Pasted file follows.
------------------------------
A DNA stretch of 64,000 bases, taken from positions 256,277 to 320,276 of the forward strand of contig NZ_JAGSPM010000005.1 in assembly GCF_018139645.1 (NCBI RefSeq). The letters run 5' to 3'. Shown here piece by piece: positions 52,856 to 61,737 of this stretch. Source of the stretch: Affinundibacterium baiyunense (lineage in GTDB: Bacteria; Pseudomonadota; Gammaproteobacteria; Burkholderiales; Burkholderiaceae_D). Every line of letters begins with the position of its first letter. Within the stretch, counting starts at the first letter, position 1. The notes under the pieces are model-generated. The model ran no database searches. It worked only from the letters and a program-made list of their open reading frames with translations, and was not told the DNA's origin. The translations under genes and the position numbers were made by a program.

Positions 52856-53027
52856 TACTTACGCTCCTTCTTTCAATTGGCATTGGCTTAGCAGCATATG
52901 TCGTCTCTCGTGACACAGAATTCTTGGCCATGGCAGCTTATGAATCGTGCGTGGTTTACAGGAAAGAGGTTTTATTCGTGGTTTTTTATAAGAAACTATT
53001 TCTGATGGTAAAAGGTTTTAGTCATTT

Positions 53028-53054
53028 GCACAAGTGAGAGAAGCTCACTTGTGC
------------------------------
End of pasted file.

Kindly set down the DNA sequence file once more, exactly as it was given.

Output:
A DNA stretch of 64,000 bases, taken from positions 256,277 to 320,276 of the forward strand of contig NZ_JAGSPM010000005.1 in assembly GCF_018139645.1 (NCBI RefSeq). The letters run 5' to 3'. Shown here piece by piece: positions 52,856 to 61,737 of this stretch. Source of the stretch: Affinundibacterium baiyunense (lineage in GTDB: Bacteria; Pseudomonadota; Gammaproteobacteria; Burkholderiales; Burkholderiaceae_D). Every line of letters begins with the position of its first letter. Within the stretch, counting starts at the first letter, position 1. The notes under the pieces are model-generated. The model ran no database searches. It worked only from the letters and a program-made list of their open reading frames with translations, and was not told the DNA's origin. The translations under genes and the position numbers were made by a program.

Positions 52856-53027
52856 TACTTACGCTCCTTCTTTCAATTGGCATTGGCTTAGCAGCATATG
52901 TCGTCTCTCGTGACACAGAATTCTTGGCCATGGCAGCTTATGAATCGTGCGTGGTTTACAGGAAAGAGGTTTTATTCGTGGTTTTTTATAAGAAACTATT
53001 TCTGATGGTAAAAGGTTTTAGTCATTT

Positions 53028-53054
53028 GCACAAGTGAGAGAAGCTCACTTGTGC